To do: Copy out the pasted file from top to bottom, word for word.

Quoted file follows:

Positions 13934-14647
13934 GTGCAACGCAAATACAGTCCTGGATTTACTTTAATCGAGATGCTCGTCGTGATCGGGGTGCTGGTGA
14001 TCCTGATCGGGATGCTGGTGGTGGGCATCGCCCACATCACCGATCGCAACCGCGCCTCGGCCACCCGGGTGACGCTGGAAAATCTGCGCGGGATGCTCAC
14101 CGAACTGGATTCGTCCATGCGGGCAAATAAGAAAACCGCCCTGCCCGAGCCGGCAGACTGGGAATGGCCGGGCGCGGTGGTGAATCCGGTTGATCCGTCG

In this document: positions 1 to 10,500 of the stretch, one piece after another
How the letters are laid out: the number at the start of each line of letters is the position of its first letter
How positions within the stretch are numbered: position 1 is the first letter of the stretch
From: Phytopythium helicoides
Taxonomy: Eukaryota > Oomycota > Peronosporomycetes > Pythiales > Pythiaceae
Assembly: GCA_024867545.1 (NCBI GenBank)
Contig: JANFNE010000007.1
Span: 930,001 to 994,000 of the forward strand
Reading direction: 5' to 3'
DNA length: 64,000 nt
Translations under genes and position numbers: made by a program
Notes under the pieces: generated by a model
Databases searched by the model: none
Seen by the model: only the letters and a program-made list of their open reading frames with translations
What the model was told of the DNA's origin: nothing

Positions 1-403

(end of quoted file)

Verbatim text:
Positions 13934-14647
13934 GTGCAACGCAAATACAGTCCTGGATTTACTTTAATCGAGATGCTCGTCGTGATCGGGGTGCTGGTGA
14001 TCCTGATCGGGATGCTGGTGGTGGGCATCGCCCACATCACCGATCGCAACCGCGCCTCGGCCACCCGGGTGACGCTGGAAAATCTGCGCGGGATGCTCAC
14101 CGAACTGGATTCGTCCATGCGGGCAAATAAGAAAACCGCCCTGCCCGAGCCGGCAGACTGGGAATGGCCGGGCGCGGTGGTGAATCCGGTTGATCCGTCG

In this document: positions 1 to 10,500 of the stretch, one piece after another
How the letters are laid out: the number at the start of each line of letters is the position of its first letter
How positions within the stretch are numbered: position 1 is the first letter of the stretch
From: Phytopythium helicoides
Taxonomy: Eukaryota > Oomycota > Peronosporomycetes > Pythiales > Pythiaceae
Assembly: GCA_024867545.1 (NCBI GenBank)
Contig: JANFNE010000007.1
Span: 930,001 to 994,000 of the forward strand
Reading direction: 5' to 3'
DNA length: 64,000 nt
Translations under genes and position numbers: made by a program
Notes under the pieces: generated by a model
Databases searched by the model: none
Seen by the model: only the letters and a program-made list of their open reading frames with translations
What the model was told of the DNA's origin: nothing

Positions 1-403